When are the most effective times to implement rabbit control?

5 February 2021

When are the most effective times to implement rabbit control?

We are officially in February and that means, if you haven’t already done so, now is the ideal time to start implementing your rabbit management program.

During late summer and early autumn, low breeding numbers, combined with biological control and naturally harsh environmental conditions, can cause added stress on rabbit populations, making rabbit control more cost effective and sustainable at this time of year.

Best Practice Rabbit Management (BPRM) uses integrated and proved methods that are applied in the correct sequence in the right seasonal conditions (Williams et al., 1995).

Completing each of the steps in the BPRM approach will ensure all rabbits are exposed to some treatment.

By implementing your control tools in the following sequence, you are more likely to maximise the long-term impacts of your program.

Summer/Autumn

  1. Assess the rabbit problem: Locate burrows and estimate rabbit numbers, e.g. spotlighting or survey of damage and rabbit abundance using a tool such as the Rapid Rabbit Assessment Guide or the RabbitScan App.

Autumn/Winter

  1. Baiting: applied across the whole area, to reduce the rabbit population by 90-98% and slow re-use of breeding burrows. Monitor bait uptake to ensure effectiveness.
  2. Warren modification: e.g. ripping or destroying every burrow to stop any opportunity of burrows being used for shelter or rearing of young.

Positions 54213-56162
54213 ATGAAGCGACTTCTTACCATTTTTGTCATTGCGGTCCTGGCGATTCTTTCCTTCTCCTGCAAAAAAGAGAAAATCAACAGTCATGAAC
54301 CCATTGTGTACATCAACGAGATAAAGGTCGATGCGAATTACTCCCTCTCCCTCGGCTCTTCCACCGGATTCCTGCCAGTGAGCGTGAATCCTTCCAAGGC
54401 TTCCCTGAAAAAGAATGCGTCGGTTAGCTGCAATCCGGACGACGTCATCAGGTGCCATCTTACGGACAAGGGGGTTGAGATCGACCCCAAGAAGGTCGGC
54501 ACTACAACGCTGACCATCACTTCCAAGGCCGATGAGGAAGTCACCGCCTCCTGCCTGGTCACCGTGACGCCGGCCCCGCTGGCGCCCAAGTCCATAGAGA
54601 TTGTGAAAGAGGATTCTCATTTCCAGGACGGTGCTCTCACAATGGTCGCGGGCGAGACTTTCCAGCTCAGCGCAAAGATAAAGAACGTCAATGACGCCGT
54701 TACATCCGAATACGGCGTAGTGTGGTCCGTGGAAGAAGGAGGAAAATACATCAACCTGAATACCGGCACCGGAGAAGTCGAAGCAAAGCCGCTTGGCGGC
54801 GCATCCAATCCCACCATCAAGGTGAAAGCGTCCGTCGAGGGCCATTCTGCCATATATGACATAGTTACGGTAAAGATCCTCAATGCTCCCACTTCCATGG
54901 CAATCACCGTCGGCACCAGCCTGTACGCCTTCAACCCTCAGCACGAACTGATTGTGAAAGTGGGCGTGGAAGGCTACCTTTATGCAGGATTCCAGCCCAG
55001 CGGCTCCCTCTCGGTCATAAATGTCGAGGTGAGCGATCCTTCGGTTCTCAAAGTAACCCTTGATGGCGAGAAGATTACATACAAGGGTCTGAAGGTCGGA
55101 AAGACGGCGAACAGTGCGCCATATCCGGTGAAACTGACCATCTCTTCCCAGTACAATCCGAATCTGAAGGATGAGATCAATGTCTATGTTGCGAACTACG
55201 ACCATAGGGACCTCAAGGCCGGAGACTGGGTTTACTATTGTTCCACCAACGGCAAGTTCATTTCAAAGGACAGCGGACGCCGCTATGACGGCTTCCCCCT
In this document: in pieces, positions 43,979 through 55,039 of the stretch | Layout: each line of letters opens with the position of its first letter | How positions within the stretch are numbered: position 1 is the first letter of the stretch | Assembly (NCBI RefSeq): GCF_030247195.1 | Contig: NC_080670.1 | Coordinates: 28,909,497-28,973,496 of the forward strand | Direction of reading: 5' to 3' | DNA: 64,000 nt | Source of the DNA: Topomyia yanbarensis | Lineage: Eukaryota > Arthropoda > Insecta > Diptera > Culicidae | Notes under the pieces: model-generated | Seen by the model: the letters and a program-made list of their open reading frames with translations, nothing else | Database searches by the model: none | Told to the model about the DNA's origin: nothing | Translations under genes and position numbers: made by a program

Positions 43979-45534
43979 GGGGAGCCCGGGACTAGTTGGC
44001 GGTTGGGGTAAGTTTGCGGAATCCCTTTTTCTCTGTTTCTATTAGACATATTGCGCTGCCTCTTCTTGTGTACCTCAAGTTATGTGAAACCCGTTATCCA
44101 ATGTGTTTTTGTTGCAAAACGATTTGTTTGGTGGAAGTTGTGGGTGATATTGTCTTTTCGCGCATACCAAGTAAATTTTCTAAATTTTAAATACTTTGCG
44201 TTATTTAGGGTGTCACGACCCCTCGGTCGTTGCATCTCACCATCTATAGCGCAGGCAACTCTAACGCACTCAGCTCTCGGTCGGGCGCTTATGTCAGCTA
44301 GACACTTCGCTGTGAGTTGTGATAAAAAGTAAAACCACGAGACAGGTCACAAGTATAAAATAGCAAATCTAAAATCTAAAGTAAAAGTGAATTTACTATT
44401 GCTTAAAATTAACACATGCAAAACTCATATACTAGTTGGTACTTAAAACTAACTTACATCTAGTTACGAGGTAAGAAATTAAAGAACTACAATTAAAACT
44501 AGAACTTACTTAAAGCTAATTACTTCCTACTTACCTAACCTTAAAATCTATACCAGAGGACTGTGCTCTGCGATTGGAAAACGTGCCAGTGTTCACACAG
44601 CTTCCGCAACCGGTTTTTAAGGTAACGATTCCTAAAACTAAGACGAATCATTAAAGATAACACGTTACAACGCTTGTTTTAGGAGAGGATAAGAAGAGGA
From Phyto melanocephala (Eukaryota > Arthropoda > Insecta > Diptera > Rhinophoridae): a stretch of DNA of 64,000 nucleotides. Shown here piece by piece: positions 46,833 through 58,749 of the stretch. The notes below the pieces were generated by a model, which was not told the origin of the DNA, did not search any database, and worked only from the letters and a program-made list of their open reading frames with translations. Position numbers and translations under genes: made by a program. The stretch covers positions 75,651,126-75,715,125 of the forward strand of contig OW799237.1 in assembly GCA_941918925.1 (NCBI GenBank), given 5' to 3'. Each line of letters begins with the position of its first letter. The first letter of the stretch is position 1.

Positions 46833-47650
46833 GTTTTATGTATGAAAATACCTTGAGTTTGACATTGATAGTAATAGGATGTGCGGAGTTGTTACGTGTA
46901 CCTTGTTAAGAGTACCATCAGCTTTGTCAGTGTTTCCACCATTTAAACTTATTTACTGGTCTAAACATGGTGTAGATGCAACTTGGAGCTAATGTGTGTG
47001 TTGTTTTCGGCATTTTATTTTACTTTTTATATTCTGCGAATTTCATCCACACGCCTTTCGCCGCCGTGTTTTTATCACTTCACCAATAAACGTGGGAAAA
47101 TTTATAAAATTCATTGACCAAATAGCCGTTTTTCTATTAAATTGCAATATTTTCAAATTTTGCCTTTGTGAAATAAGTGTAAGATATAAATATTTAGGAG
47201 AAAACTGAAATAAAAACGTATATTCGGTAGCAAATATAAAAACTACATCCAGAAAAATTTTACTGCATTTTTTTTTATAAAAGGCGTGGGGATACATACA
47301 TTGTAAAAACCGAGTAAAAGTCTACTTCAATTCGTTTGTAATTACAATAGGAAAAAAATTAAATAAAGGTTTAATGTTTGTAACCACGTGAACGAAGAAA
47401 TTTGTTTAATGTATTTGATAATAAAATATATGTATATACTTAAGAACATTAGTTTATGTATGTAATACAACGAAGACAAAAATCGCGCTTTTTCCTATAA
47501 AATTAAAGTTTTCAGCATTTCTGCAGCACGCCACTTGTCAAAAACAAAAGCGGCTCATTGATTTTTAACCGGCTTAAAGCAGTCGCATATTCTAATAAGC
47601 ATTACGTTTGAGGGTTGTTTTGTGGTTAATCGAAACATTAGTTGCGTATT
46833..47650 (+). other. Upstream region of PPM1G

3. Follow up and maintenance: a program of further baiting, fumigation or burrow modification to maintain gains and protect your investment.

All Year Round

  1. Monitoring: e.g. measuring changes in burrow activity (number of active burrows), recording rabbit abundance, undertaking spotlight counts (rabbits seen per km), taking photo points to monitor damage and regeneration.

Take Care

Please be aware native wildlife may also be using rabbit harbours. If any rabbit control work is to be undertaken which may result in disturbance of native vegetation, culturally significant areas and waterways, contact should be made with the responsible authorities prior to works being conducted. It is your responsibility to be aware of your legal obligations and obtain the necessary permits. If you are unsure, seek advice from Agriculture Victoria, Department of Environment, Land, Water and Planning, Aboriginal Victoria or your local council.

For more information about BPRM:

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